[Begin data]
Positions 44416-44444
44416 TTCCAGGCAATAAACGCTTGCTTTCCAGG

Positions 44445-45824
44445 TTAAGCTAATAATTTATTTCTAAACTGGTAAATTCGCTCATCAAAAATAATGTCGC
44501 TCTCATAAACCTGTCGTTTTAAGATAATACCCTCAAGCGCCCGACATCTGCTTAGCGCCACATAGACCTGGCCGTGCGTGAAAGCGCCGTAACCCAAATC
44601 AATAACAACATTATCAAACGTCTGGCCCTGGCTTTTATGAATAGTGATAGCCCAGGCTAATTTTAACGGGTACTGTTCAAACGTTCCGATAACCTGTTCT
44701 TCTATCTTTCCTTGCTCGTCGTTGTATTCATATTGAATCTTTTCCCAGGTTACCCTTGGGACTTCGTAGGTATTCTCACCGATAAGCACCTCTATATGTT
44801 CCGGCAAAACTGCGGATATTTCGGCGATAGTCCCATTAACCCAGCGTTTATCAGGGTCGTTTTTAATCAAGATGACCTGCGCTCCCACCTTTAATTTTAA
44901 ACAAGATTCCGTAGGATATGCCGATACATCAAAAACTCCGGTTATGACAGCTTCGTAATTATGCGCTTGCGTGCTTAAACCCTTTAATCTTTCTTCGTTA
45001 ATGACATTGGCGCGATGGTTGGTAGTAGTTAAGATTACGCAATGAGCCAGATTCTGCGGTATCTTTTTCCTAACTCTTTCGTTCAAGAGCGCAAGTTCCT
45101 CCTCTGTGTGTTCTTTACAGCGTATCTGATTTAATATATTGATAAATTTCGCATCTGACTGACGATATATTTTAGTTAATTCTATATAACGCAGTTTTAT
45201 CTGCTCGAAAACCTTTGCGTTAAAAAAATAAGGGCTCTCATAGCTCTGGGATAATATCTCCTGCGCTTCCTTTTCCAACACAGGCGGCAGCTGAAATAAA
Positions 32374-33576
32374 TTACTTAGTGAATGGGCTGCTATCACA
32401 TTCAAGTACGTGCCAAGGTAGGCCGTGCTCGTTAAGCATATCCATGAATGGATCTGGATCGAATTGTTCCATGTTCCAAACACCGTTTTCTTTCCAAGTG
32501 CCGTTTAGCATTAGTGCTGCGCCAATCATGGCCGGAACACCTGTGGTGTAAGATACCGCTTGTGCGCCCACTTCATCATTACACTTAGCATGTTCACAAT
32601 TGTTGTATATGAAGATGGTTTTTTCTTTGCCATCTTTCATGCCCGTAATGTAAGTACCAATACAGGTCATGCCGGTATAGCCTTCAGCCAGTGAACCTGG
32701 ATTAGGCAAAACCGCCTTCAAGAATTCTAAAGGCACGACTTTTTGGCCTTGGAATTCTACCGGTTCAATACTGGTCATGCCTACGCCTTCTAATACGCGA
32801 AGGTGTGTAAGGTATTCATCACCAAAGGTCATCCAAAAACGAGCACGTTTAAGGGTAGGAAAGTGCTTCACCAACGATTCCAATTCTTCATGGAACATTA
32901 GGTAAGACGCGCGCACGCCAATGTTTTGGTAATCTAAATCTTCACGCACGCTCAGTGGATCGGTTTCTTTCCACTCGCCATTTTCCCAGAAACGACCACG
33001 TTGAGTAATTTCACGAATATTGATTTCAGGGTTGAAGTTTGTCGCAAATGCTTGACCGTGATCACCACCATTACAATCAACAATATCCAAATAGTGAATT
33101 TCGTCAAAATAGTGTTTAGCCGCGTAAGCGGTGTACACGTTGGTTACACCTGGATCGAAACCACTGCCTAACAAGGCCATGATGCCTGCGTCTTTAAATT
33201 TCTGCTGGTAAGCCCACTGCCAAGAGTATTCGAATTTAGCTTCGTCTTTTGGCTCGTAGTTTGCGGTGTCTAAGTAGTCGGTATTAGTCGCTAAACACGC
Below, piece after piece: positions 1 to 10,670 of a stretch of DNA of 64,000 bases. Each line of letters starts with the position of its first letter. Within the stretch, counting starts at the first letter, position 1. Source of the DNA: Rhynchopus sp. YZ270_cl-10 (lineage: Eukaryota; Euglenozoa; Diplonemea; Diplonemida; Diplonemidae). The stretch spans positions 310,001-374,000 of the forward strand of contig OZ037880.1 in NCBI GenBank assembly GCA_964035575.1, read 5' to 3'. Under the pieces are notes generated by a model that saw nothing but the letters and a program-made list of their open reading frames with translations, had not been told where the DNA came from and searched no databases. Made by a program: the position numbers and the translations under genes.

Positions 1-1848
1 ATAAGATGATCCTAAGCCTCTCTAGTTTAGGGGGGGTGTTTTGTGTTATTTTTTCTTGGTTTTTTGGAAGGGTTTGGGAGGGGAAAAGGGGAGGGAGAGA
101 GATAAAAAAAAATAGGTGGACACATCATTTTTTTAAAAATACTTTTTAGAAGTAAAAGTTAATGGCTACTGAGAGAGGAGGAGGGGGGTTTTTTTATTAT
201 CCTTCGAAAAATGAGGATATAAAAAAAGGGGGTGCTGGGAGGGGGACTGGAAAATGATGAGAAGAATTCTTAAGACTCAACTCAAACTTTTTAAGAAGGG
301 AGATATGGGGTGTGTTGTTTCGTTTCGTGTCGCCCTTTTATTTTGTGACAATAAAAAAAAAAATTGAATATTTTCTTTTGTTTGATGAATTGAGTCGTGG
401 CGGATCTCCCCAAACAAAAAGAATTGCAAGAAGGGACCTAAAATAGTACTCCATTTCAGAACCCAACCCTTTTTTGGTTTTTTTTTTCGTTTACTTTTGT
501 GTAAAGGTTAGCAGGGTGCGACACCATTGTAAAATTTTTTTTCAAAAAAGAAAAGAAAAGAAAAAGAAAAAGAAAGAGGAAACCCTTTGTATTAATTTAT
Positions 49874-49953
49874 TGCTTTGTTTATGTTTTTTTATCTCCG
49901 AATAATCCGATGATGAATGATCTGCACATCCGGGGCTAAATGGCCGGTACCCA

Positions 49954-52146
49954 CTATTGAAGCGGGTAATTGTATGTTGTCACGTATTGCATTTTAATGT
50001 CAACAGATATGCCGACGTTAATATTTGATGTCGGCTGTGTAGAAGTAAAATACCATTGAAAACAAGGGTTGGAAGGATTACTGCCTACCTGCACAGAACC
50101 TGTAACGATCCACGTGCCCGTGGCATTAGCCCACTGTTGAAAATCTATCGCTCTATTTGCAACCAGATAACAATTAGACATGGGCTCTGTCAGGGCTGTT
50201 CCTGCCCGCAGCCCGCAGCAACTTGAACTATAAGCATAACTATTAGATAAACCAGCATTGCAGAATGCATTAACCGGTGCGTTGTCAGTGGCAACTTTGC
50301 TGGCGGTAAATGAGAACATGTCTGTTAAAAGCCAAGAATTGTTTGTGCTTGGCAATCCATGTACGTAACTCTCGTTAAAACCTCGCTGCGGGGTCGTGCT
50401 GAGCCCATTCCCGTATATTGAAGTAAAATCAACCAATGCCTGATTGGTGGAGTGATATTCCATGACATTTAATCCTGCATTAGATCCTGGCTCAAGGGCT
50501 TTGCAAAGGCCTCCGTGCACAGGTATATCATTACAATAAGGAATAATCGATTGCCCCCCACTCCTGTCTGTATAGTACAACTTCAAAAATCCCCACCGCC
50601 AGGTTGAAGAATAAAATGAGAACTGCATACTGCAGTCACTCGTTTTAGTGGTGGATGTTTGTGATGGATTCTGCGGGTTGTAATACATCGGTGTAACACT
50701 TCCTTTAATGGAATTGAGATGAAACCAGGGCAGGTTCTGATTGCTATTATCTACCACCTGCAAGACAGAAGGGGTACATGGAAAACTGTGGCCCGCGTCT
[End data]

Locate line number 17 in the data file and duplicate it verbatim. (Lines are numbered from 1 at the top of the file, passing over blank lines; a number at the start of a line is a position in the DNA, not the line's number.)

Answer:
32601 TGTTGTATATGAAGATGGTTTTTTCTTTGCCATCTTTCATGCCCGTAATGTAAGTACCAATACAGGTCATGCCGGTATAGCCTTCAGCCAGTGAACCTGG